Amateur hit with slow-play penalty in the third round of the U.S. Women's Open
Kevin C. Cox
CHARLESTON, S.C. — On a day that featured six-hour rounds from multiple groups in the field, only one player was hit with a slow-play penalty by the USGA, and it was an amateur.
Andrea Lee, a junior at Stanford, was first given a warning late in her third round, one in which she was already struggling at five over. When she failed to speed up, the USGA assessed her a one-stroke penalty. Lee eventually carded an eight-over 79, dropping her into 66th place after starting the day just five shots off the lead.
The singling out of an amateur was an odd move, especially given that the final two groups of the third round each took three hours to play their opening nine holes. Of the six players in the last two threesomes, five were professionals, Duke's Gina Kim being the only amateur among them. This is not the first time an amateur has been hit with a penalty in a major event. At the 2013 Masters, 14-year-old amateur Tianlang Guan was given the rare penalty in the second round. Fortunately, he still made the cut by one stroke.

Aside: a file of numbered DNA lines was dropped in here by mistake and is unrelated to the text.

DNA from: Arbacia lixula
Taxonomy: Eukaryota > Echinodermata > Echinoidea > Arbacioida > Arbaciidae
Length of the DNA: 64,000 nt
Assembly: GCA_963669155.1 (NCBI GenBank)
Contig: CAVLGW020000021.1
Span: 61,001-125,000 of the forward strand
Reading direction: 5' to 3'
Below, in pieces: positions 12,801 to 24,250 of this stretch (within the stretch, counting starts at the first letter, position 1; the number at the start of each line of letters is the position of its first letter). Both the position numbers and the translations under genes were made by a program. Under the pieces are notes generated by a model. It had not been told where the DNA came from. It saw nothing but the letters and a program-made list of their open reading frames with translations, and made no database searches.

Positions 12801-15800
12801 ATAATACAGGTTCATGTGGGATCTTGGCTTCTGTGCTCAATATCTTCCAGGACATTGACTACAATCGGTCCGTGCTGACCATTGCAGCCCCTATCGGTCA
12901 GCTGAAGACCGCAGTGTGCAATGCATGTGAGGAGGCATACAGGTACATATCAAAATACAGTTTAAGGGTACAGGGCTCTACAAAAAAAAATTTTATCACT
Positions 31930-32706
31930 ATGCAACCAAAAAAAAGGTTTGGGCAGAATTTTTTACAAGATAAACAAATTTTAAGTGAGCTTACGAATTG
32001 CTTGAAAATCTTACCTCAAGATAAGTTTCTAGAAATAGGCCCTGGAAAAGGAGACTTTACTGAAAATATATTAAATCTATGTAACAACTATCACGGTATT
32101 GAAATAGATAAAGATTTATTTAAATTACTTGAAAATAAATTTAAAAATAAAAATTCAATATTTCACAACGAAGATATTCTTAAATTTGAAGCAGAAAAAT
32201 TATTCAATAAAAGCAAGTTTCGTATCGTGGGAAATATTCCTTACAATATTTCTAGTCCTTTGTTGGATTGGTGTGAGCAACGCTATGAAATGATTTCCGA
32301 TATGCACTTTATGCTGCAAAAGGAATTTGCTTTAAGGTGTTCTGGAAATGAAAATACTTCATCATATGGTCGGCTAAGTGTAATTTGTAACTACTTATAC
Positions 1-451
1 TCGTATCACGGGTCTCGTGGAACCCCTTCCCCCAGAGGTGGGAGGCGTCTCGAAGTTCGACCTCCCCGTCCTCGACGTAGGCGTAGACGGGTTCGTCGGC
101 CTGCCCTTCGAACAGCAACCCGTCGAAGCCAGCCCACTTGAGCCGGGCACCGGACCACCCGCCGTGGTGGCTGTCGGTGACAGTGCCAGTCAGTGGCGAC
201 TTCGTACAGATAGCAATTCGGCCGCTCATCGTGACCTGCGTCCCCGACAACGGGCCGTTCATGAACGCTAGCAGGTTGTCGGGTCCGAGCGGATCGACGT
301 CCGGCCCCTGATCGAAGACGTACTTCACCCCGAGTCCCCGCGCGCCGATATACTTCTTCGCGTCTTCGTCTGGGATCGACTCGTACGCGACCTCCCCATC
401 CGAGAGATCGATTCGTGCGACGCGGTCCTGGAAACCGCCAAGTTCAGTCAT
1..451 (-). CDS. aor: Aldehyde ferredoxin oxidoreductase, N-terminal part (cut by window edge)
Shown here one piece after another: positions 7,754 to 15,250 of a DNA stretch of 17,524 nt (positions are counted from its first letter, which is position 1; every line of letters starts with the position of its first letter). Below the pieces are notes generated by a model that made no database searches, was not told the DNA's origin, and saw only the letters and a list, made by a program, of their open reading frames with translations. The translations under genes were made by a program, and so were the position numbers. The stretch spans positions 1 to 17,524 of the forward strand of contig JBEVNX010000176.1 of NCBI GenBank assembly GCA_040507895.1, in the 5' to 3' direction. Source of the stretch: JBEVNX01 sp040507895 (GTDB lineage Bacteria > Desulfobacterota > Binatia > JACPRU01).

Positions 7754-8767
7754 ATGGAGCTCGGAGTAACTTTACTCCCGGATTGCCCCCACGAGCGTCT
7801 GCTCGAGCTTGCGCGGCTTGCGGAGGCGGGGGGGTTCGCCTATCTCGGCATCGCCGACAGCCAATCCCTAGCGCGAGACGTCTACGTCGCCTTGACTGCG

Most recently, a slow-play penalty was given to Corey Pavin this past October in a Champions Tour event. Prior to that, the team of Miguel Angel Carballo and Brian Campbell were given the first slow-play penalty on the PGA Tour since 1995 at the 2017 Zurich Classic.
Social media did not react kindly to the USGA's decision.
Earlier this week at the Memorial Tournament, Bryson DeChambeau was put on the clock twice in the opening round. No penalty was assessed after the two warnings.